Home Mortgage Disclosure Act (HMDA)

HMDA does not itself prohibit discrimination.

Instead, it requires lenders to collect and report data on applications to purchase or refinance dwellings. Lenders are required to report data about the following:

  • Date of application
  • Property location
  • Lien status
  • Action taken
  • Pricing information
  • Other information

The Main Purposes of HMDA

The primary purpose of HMDA is in:

  • Determining whether financial institutions are serving the housing credit needs of the neighborhoods and communities in which they are located
  • Aiding public officials in distributing public-sector investments so as to attract private investment to areas where it is needed
  • Identifying possible discriminatory lending patterns and enforcing anti-discrimination statutes

The reported data is used by public agencies and policymakers to determine whether lenders are complying with anti-discriminatory statutes like the Equal Credit Opportunity Act and the Fair Housing Act.

HMDA data is also used by many public officials to direct public funds to areas where they are needed.

This data is then used by various community groups to analyze a lender’s performance.

HMDA was designed to provide the public with loan data that can be used to assess how financial institutions are serving the housing needs of their communities.

HMDA plays a role in fair lending as an analysis of how a lender is performing in its fair lending practices. Some of the information required under HMDA is collected on the loan application in Section X. Information for Government Monitoring Purposes.

 

ECOA Requirements for Requesting Information

Originators are required under ECOA to request, as part of the application, the applicant’s ethnicity, race, sex, marital status and age. This is on all applications where the home is being secured by a loan and is required for both purchase and refinance transactions.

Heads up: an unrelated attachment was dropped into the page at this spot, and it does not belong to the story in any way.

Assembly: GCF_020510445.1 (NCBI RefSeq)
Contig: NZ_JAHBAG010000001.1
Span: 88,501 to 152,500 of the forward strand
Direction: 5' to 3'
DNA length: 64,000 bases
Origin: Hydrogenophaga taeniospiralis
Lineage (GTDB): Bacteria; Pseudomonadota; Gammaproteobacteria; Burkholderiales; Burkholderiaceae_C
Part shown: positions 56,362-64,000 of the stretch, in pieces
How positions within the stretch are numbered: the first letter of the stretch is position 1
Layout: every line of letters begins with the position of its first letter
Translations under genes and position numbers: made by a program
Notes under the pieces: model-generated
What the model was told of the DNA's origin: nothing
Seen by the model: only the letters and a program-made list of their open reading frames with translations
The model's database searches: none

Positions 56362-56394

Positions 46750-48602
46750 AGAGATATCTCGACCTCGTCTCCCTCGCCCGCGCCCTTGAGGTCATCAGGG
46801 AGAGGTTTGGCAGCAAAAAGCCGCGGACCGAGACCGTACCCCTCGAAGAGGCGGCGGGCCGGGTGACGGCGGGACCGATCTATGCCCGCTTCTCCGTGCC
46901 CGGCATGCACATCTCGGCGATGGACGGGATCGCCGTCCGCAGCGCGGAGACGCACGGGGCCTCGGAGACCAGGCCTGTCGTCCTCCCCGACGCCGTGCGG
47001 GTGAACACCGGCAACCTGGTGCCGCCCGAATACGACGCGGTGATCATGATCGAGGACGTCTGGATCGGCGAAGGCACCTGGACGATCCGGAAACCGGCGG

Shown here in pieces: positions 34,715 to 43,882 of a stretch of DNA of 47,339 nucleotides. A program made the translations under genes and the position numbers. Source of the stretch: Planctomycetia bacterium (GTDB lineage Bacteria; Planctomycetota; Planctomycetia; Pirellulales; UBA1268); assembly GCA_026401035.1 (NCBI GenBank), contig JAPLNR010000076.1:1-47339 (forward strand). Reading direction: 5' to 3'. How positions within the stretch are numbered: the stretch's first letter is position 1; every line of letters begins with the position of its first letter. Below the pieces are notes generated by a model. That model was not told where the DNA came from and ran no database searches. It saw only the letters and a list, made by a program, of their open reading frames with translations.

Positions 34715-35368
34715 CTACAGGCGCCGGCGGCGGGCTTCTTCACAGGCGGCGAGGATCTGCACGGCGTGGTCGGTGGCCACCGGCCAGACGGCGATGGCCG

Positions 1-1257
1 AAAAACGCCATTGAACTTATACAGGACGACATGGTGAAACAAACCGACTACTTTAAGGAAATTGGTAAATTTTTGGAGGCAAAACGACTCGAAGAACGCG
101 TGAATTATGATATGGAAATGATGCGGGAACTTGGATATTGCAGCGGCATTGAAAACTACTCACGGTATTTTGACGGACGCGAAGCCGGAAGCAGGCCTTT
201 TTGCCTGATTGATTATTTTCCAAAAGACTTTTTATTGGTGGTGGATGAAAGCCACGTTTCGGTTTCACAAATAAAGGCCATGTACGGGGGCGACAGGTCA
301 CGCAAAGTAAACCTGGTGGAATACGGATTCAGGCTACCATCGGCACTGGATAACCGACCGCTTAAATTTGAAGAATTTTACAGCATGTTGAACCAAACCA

This information is completed in Section X on the loan application or on a separate form that references the application. You must tell the applicant that the federal government asked for the information to monitor compliance with anti-discrimination laws.

 

Does Not Apply To

This requirement does not apply to loans such as home-improvement or debt-consolidation purposes or to loans to provide temporary financing to construct a dwelling, unless the application for the temporary loan is also accompanied by an application for a permanent mortgage that becomes effective when the construction is completed. Home equity lines of credit are not subject to this section unless it is readily apparent to the creditor at application that the primary purpose is to purchase or refinance a principal dwelling.

What if the Applicant Doesn’t Complete the Information?

If the applicant does not voluntarily provide the information, the financial institution may do the following:

In-Person Applications

Make a visual observation and complete the information. You must note on the application that it was completed in person.

Telephone or Online Applications

You must note on the application that it was completed online or over the phone.

Accuracy in Reporting

This process of completing the information in Section X of the application may seem counterproductive to the spirit of the law, but the information, collected through the requirement of ECOA, helps lenders report the information more accurately than with the information required under HMDA.

Therefore, HMDA is covered here under fair lending because, it is critical in both the reporting and the analysis of fair lending by organizations and regulators, both state and federal.

Unlike the HMDA, ECOA does not require creditors to aggregate the information into a register or report it.

Section X. Information for Government Monitoring Purposes is more than just a government requirement. If used properly, it’s a way of demonstrating the lender’s commitment to fair and equal treatment for all loan applicants.